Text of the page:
I tested with Ubuntu Phone and iPhone, both worked fine, the latter in PTP mode, but I do not recall it showing up in Dolphin. I was also able to play music off of the Ubuntu Phone, but you do not get any meta data, hence the context menu in the system area shows empty as opposed to the files stored on the local disk.
Installation - Shrimp me up, Scotty
It's Calamares, fresh from the Azores, and lightly buttered. Or something. The installer indeed comes from the Arch world or so, and we've seen it in action with Manjaro, realized decently, although things can be improved. The partitioner does not label devices, so you will need to do some guessing, and you also have to manually choose the /boot/efi mount point. The whole region and language thingie can also be streamlined.
Furthermore, the installer seemed stuck on the summary page, and the progress bar lingered at the 22% for a long time before moving forward, but this kind of thing can erode one's confidence in the process.
And then, on my personal wishlist, being able to preserve the contents of the live session the way MX Linux does it. Maybe one day. The slides are very slick, very pro. I've always had complaints in this regard, but this is as elegant as I've seen. Most importantly, there is a checkbox for the system reboot, so you don't lose your live session stuff.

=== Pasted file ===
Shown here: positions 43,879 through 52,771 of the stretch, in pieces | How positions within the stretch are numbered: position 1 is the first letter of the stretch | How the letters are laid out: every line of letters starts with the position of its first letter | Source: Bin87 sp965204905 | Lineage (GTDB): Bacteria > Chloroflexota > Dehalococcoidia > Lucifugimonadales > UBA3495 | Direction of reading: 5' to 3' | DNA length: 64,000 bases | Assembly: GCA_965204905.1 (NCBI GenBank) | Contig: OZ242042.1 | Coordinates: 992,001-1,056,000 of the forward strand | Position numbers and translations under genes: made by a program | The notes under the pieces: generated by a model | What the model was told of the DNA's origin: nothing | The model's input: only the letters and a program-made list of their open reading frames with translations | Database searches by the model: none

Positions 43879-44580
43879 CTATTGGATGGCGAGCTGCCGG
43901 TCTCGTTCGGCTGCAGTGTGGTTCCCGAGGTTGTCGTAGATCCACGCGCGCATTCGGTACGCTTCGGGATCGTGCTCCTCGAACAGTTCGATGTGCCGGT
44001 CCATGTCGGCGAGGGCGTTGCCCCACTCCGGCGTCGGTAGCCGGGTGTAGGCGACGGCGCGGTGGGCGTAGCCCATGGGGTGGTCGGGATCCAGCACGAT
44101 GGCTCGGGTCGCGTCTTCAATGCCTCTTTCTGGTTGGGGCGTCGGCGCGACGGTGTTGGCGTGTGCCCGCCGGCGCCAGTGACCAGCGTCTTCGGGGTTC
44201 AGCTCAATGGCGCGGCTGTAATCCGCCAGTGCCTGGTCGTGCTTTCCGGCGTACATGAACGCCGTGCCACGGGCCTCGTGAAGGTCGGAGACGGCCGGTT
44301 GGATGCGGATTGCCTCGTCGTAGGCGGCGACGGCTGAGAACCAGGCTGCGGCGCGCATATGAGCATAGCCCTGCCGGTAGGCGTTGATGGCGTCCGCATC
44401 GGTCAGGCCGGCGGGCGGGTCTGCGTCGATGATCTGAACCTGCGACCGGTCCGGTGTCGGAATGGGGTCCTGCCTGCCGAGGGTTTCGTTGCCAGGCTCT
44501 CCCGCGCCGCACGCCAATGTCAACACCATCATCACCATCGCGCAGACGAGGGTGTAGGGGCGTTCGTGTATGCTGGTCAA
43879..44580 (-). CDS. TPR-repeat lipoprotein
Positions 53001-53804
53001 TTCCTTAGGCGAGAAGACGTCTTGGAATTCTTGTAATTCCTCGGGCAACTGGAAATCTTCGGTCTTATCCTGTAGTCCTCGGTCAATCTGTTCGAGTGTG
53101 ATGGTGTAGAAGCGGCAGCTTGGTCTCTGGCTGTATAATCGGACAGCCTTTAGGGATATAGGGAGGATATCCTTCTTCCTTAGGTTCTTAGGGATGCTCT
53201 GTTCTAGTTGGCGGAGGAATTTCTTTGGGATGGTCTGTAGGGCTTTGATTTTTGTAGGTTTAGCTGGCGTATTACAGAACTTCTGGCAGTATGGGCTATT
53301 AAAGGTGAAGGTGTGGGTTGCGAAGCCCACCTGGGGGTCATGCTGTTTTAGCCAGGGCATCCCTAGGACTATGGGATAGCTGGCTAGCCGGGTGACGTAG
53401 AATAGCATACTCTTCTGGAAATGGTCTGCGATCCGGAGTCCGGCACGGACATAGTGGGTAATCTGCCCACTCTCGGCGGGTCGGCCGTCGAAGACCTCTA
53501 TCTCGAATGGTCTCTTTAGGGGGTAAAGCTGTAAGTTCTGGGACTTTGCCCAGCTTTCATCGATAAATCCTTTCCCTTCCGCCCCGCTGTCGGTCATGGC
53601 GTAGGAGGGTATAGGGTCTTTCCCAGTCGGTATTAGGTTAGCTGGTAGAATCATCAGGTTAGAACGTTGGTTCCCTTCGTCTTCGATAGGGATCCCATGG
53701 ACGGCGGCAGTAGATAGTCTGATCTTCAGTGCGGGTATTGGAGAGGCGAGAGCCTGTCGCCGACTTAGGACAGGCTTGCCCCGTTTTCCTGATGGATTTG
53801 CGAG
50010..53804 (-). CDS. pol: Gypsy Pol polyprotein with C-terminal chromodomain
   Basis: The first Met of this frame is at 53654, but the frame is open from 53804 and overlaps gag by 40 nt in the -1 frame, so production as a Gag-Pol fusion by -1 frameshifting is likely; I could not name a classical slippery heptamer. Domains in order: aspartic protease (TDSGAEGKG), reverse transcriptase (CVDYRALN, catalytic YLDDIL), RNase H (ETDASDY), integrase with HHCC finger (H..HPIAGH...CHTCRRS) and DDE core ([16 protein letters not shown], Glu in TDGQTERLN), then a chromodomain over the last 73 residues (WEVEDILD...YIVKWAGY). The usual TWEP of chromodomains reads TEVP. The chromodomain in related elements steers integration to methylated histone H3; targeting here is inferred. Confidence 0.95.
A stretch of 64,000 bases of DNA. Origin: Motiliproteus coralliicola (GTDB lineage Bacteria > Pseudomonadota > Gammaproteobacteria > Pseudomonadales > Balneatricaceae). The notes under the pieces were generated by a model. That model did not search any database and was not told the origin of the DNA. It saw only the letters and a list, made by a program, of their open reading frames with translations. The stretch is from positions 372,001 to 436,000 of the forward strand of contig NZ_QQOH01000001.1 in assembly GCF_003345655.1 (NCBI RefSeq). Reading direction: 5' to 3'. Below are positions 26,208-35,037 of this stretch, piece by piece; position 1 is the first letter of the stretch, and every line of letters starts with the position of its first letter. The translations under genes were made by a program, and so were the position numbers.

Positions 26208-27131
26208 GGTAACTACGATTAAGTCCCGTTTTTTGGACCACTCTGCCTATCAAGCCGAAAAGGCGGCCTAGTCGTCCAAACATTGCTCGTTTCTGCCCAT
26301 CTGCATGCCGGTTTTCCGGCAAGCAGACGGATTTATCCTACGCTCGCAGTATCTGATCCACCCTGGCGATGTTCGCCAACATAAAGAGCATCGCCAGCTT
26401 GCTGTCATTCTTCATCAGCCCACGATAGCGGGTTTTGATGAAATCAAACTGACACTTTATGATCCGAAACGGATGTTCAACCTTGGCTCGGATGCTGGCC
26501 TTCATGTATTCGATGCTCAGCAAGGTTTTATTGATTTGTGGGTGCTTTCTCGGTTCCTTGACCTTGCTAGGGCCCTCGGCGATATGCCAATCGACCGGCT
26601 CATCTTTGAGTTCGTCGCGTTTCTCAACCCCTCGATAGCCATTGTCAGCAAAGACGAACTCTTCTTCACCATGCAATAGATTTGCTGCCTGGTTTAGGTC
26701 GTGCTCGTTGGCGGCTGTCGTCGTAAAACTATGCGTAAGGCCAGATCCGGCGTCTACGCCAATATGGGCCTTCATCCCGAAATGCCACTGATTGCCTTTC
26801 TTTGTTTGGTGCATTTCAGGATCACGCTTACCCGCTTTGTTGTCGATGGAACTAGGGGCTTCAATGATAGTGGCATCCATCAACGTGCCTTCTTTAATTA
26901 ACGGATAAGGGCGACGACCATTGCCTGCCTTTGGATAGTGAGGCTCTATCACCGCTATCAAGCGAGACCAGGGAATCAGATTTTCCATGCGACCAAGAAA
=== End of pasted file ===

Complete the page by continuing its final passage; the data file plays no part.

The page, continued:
Well, so here we have the desktop, and it chainloaded all the other distros and the resident Windows 10 fine, no sweat. The boot isn't the fastest, but then you don't get the double prompt for Wireless like in the live session. A single one, plus KDEWallet, but no other annoyances.
Package management & updates
Maui comes with a simple setup - Synaptic. No fancy frontend, no suggestions. This is not optimal for new users, but then it works better than crippled GUI solutions the likes of Discover and Gnome Software, which are just broken. The update manager comes from Linux Mint, and it works fine, but level 4-5 updates are not automatically selected, and you will have to do this manually, or just use the command line interface.
Blue Tang comes with a healthy basket of programs, which fit nicely into its 2GB image size. But the assortment is quite colorful and varied. Some of it's rather unneeded for most people, but the bulk is practical and useful. Firefox, Thunderbird, VLC, LibreOffice, Steam, Skype, Transmission, GIMP, and more. You also get Handbrake, Kamoso - which would not launch at all, KDEnlive, and several other tools and utilities. Very handy.